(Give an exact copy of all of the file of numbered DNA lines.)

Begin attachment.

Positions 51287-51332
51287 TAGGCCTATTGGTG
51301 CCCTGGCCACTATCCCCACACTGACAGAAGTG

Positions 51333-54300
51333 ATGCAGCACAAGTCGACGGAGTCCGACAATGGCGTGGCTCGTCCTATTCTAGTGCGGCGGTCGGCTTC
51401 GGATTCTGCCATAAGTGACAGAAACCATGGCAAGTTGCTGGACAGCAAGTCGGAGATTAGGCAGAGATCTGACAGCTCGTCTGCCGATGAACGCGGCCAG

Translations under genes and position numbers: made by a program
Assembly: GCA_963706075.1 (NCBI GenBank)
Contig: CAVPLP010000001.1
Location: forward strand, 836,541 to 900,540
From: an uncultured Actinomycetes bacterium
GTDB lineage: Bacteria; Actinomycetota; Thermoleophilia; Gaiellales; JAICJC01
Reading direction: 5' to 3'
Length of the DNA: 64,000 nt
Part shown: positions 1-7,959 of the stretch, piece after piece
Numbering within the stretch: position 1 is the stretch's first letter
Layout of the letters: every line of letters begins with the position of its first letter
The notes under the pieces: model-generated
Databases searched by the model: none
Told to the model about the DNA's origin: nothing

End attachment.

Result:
Positions 51287-51332
51287 TAGGCCTATTGGTG
51301 CCCTGGCCACTATCCCCACACTGACAGAAGTG

Positions 51333-54300
51333 ATGCAGCACAAGTCGACGGAGTCCGACAATGGCGTGGCTCGTCCTATTCTAGTGCGGCGGTCGGCTTC
51401 GGATTCTGCCATAAGTGACAGAAACCATGGCAAGTTGCTGGACAGCAAGTCGGAGATTAGGCAGAGATCTGACAGCTCGTCTGCCGATGAACGCGGCCAG

Translations under genes and position numbers: made by a program
Assembly: GCA_963706075.1 (NCBI GenBank)
Contig: CAVPLP010000001.1
Location: forward strand, 836,541 to 900,540
From: an uncultured Actinomycetes bacterium
GTDB lineage: Bacteria; Actinomycetota; Thermoleophilia; Gaiellales; JAICJC01
Reading direction: 5' to 3'
Length of the DNA: 64,000 nt
Part shown: positions 1-7,959 of the stretch, piece after piece
Numbering within the stretch: position 1 is the stretch's first letter
Layout of the letters: every line of letters begins with the position of its first letter
The notes under the pieces: model-generated
Databases searched by the model: none
Told to the model about the DNA's origin: nothing